If reusable, wash it at highest temperature possible.
When you do not need to wear a face covering
In settings where face coverings are required in England, there are some circumstances where people may not be able to wear a face covering. Please be mindful and respectful of such circumstances, noting that some people are less able to wear face coverings, and that the reasons for this may not be visible to others.
This includes (but is not limited to):
- children under the age of 11 (Public Health England does not recommend face coverings for children under the age of 3 for health and safety reasons)
- people who cannot put on, wear or remove a face covering because of a physical or mental illness or impairment, or disability
- where putting on, wearing or removing a face covering will cause you severe distress
- if you are speaking to or providing assistance to someone who relies on lip reading, clear sound or facial expressions to communicate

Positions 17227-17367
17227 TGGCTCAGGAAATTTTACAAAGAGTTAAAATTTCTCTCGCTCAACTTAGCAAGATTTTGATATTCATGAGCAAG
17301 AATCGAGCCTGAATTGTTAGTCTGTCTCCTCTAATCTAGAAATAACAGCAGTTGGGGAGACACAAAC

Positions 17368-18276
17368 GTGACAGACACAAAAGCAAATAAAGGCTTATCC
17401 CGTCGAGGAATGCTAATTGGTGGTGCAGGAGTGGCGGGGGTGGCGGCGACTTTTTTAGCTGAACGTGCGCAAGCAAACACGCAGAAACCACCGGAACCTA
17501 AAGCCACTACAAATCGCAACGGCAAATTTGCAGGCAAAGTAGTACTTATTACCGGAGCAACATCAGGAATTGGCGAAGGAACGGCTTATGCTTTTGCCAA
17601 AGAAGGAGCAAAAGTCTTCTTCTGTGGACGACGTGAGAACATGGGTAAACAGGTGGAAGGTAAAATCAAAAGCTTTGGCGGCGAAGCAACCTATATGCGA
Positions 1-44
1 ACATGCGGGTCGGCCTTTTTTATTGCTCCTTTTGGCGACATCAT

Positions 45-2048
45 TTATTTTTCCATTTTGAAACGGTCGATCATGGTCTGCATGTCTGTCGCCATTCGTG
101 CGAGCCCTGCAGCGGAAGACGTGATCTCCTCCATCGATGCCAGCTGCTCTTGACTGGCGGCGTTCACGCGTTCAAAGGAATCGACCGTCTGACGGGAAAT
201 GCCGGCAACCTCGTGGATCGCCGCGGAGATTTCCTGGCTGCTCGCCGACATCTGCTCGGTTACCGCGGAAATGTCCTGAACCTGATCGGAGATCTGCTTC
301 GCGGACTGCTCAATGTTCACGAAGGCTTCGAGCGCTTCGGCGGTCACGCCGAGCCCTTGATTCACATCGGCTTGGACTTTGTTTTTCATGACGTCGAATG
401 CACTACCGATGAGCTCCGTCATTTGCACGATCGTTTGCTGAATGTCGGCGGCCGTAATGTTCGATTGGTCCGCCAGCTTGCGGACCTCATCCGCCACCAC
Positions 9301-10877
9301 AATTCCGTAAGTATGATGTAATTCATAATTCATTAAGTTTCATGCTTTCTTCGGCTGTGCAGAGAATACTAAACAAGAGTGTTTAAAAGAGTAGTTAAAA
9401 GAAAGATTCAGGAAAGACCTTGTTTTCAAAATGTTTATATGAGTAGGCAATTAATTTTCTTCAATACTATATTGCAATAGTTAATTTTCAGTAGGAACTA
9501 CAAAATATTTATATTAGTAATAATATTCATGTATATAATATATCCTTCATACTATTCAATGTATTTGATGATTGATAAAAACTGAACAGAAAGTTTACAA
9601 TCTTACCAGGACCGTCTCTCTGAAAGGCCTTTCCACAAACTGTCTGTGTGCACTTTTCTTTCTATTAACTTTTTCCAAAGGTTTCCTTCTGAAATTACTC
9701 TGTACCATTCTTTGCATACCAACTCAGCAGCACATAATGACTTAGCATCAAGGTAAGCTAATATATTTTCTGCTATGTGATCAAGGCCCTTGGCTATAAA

- to avoid harm or injury, or the risk of harm or injury, to yourself or others ‒ including if it would negatively impact on your ability to exercise or participate in a strenuous activity
- police officers and other emergency workers, given that this may interfere with their ability to serve the public
There are also scenarios when you are permitted to remove a face covering:
- if asked to do so in a bank, building society, or post office for identification
- if asked to do so by shop staff or relevant employees for identification, for assessing health recommendations (for example by a pharmacist), or for age identification purposes including when buying age restricted products such as alcohol
- if required in order to receive treatment or services, for example when getting a facial
- in order to take medication